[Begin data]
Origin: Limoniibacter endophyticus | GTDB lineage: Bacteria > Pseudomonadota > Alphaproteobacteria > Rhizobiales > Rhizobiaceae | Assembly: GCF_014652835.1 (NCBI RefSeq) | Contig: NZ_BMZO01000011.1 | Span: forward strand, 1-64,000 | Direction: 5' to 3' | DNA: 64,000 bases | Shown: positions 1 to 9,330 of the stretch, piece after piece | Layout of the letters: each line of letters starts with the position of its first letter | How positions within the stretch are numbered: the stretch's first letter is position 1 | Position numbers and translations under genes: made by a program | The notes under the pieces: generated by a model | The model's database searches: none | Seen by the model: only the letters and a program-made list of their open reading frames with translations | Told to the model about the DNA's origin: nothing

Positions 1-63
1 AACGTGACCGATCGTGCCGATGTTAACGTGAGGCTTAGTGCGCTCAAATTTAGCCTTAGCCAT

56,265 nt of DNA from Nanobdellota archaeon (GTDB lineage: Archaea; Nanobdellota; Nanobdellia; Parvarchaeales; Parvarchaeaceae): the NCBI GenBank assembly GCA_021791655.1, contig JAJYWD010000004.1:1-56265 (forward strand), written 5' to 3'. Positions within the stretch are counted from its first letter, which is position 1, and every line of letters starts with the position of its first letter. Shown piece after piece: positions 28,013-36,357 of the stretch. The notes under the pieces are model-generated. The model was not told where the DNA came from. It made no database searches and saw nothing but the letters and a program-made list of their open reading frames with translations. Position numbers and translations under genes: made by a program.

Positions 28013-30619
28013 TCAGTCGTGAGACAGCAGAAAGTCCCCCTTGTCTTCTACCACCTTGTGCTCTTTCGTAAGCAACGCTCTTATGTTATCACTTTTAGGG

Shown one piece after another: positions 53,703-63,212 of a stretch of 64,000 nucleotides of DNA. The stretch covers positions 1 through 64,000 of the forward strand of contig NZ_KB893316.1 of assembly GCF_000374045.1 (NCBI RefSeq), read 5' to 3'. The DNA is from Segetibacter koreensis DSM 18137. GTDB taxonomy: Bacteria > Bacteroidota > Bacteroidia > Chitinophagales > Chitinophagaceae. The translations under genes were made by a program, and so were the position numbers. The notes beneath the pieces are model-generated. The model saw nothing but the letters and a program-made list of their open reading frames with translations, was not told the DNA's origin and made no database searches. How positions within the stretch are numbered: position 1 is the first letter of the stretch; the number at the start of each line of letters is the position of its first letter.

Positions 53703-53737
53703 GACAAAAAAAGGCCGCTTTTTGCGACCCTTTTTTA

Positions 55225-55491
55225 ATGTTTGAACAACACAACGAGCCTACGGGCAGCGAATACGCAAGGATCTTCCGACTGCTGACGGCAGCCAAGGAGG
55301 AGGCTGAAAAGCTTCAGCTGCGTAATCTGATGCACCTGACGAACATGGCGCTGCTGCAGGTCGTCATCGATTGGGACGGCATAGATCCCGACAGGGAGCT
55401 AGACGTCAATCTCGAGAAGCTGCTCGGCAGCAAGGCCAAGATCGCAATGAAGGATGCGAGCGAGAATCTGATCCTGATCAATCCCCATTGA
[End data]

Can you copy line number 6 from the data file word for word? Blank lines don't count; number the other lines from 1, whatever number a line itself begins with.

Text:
28013 TCAGTCGTGAGACAGCAGAAAGTCCCCCTTGTCTTCTACCACCTTGTGCTCTTTCGTAAGCAACGCTCTTATGTTATCACTTTTAGGG